Wednesday, January 31, 2007

Davies Forum speakers Spring 2007

Davies Forum Events Spring 2007

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Tuesday, February 27, 1:30-3:30 p.m., LM 365

Straight Eye for the Queer Guy: Reality Television, Shopping, and the New Gay Visibility.

Josh Gamson - University of San Francisco
Josh Gamson, USF Professor of Sociology, is the author of Claims to Fame: Celebrity in Contemporary America (California, 1994); Freaks Talk Back: Tabloid Talk Shows and Sexual Nonconformity (Chicago, 1998); and The Fabulous Sylvester: The Legend, The Music, The Seventies in San Francisco (Henry Holt, 2005) as well as many articles and essays on sexualities, culture and media.

Tuesday, March 6, 1:30-4:15 p.m., LM 365

New Gay Visibility on Television: Business or Politics?

Dr. Katherine Sender - Annenberg School for Communication, University of Pennsylvania.

Dr. Sender, author of Business, Not Politics. The Making of the Gay Market (2005), Columbia University Press, and producer of Off the Straight and Narrow (1998), will screen and discuss her new documentary, Further Off the Straight and Narrow, New Gay Visibility on Television, 1998-2006, about the representation of gay, lesbian, bisexual and transgender people in current television. What is the meaning of the new LGBT visibility in popular culture? Sender investigates the politics and media economics of LGBT representation.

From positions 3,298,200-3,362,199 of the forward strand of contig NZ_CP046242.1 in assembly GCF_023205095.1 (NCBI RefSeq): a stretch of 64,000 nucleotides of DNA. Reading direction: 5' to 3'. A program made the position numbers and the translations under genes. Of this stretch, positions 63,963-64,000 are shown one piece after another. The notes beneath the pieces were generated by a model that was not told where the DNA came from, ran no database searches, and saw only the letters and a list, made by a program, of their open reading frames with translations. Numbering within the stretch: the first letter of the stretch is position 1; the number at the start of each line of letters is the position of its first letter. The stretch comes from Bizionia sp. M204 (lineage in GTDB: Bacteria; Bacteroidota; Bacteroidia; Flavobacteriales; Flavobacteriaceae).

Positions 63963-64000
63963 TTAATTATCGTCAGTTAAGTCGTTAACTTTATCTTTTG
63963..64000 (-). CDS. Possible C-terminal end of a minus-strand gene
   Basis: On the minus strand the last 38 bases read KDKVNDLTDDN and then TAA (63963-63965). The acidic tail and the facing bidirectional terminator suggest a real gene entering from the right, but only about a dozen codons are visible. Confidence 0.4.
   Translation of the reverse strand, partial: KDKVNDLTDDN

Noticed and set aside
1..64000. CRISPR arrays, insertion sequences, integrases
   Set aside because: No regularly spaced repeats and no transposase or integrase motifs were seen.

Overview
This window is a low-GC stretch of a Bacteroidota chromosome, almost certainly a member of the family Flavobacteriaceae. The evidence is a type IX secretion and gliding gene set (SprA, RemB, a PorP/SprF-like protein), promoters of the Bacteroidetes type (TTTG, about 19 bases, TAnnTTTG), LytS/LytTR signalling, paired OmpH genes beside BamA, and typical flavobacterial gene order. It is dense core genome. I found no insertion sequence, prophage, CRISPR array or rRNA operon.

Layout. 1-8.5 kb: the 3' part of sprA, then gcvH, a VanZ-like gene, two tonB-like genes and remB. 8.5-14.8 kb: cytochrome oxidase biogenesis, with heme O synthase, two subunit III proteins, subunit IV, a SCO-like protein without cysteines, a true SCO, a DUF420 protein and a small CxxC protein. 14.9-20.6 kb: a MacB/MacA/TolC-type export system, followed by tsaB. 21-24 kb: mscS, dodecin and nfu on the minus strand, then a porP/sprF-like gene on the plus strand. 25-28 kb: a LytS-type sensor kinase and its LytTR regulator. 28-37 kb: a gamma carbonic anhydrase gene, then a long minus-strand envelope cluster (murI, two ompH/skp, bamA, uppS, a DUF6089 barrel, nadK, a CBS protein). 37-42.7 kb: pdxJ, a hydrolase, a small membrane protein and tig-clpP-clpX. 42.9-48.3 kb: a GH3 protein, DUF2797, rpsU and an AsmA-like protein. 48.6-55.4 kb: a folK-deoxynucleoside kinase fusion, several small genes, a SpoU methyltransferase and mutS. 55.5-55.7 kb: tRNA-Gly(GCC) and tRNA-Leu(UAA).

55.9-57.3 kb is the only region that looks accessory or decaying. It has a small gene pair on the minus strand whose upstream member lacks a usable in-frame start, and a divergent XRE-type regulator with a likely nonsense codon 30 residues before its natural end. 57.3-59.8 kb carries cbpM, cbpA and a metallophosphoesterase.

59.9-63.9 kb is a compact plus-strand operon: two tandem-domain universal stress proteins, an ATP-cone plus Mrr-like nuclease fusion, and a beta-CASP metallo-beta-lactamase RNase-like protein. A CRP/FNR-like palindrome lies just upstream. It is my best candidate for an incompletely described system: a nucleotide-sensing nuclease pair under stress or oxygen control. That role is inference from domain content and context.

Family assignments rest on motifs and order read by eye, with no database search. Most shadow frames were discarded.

Monday, March 19, 6:30-9:00 p.m., HRN 232

Performing Gender

Sean Dorsey and Shawna Virago, Fresh Meat Productions

Sean Dorsey. Artistic Director of Fresh Meat Productions, is a San Francisco based choreographer whose work is carving new space for transgender and queer bodies and stories in modern dance. His work is a powerful fusion of modern dance, text, storytelling and theater. It focuses on aspects of coming out and living as transgender and queer. Dorsey and Virago will talk about their work with Fresh Meat and show video clips from recent productions. Dorsey was recently awarded a 2006 Isadora Duncan Dance Award for Ensemble Performance of his groundbreaking choreography and the 2006 Goldie Award for Performance. Dorsey is the first transgender artist to receive a SFAC Individual Artist Commission and was recently awarded a prestigious Wallace Alexander Gerbode Choreographer's Commission. Co-sponsored by: McCarthy Center, Gender and Sexualities Studies, Latin American Studies, Media Studies, Performance and Social Justice, Politics Department, Psychology, Department of Sociology, and the Department of Visual Arts.

Monday, April 2, 6:30-8:30 p.m., Maraschi Room, Fromm Hall